Friday, April 14, 2006

I am not pretending. As promised to Zap, below find some rather thought-provoking commentary from the Afterward by Primo Levi from his memoirs, Surviving Auschwitz and The Reawakening.

In an authoritarian state...there is only one Truth, proclaimed from above; the newspapers are all alike, the all repeat the same one Truth. So do the radio stations, and you cannot listen to those of other countries. In the first place, since this is a crime, you risk ending up in prison. In the second place, the radio stations in your country send out jamming signals, on the appropriate wavelengths, that superimpose themselves on the foreign messages and prevent you from hearing them. As for books, only those that please the State are published and translated. You must seek any others on the outside and introduce them into your country at your own risk because they are considered more dangerous than drugs and explosives, and if they are found in your possession at the border, they are confiscated and you are punished. Books not in favor, or no longer in favor, are burned in public bonfires in town squares....In an authoritarian State it is considered permissible to alter the truth; to rewrite history retrospectively; to distort the news, suppress the truth, add the false. Propaganda is substituted for information. In fact, in such a country you are not a citizen possessor of rights but a subject, and as such you owe to the State (and to the dictator who represents it) fanatical loyalty and supine obedience. (377-378)

Everybody must know, or remember, that when Hitler and Mussolini spoke in public, they were believed, applauded, admired, adored like gods. They were "charismatic leaders;" they possessed a secret power of seduction that did not proceed from the credibility or the soundness of the things they said but from the suggestive way in which they said them, from their eloquence, from their histrionic art, perhaps instinctive, perhaps patiently learned and practiced. The ideas they proclaimed were not always the same and were, in general, aberrant or silly or cruel. And yet they were acclaimed with hosannahs and followed to the death by millions of the faithful. We must remember that these faithful followers, among them the diligent executors of inhuman orders, were not born torturers, were not born (with a few exceptions) monsters; they were ordinary men. Monsters exist, but they are too few in number to be truly dangerous. More dangerous are the common men, the functionaries ready to believe and to act without asking questions, like Eichmann [Hitler's propagandist]; like Hoss, the commandant of Auschwitz; like Stangl, the commandant of Treblinka...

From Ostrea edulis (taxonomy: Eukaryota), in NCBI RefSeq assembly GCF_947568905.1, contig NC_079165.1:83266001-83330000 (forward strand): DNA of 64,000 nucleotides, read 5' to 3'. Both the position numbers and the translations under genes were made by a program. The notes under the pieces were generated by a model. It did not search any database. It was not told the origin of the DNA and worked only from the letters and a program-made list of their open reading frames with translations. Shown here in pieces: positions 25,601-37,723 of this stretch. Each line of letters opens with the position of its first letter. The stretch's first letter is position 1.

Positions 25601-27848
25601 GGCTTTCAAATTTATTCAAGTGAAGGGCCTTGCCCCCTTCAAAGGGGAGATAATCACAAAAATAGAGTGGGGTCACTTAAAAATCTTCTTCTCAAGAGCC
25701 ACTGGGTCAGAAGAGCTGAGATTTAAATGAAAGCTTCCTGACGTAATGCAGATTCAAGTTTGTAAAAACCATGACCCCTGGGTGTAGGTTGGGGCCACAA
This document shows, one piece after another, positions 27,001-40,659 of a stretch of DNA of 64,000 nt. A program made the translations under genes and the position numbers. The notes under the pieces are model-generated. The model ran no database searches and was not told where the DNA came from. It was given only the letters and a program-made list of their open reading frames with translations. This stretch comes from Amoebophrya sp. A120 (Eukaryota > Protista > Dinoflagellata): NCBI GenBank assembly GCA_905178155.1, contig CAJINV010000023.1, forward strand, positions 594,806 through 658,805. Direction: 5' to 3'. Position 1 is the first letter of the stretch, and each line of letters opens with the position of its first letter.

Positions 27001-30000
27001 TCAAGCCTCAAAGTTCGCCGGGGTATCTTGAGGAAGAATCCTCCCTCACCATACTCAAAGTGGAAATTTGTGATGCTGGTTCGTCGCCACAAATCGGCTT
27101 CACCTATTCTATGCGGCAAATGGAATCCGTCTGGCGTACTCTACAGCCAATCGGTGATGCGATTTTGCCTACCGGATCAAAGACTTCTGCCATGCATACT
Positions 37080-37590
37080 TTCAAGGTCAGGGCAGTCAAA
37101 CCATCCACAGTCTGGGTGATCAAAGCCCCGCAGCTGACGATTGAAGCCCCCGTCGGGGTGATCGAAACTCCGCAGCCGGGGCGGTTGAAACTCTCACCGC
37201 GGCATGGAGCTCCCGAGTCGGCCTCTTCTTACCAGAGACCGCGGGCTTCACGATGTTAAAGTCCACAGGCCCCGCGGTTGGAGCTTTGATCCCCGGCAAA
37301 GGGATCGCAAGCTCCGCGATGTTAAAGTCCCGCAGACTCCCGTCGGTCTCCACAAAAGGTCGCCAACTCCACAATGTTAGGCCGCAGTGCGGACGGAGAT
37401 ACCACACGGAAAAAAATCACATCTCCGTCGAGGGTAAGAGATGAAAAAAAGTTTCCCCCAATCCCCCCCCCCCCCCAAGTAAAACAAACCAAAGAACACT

It is, therefore, necessary to be suspicious of those who seek to convince us with means other than reason, and of charismatic leaders: we must be cautious about delegating to others our judgement and our will. Since it is difficult to distinguish true prophets from false, it is as well to regard all prophets with suspicion. It is better to renounce revealed truths, even if they exalt us by their splendor or if we find them convenient because we acquire them gratis. It is better to content oneself with other more modest and less exciting truths, those one acquires painfully, little by little and without shortcuts, with study, discussion, and reasoning, those that can be verified and demonstrated. (394-395)

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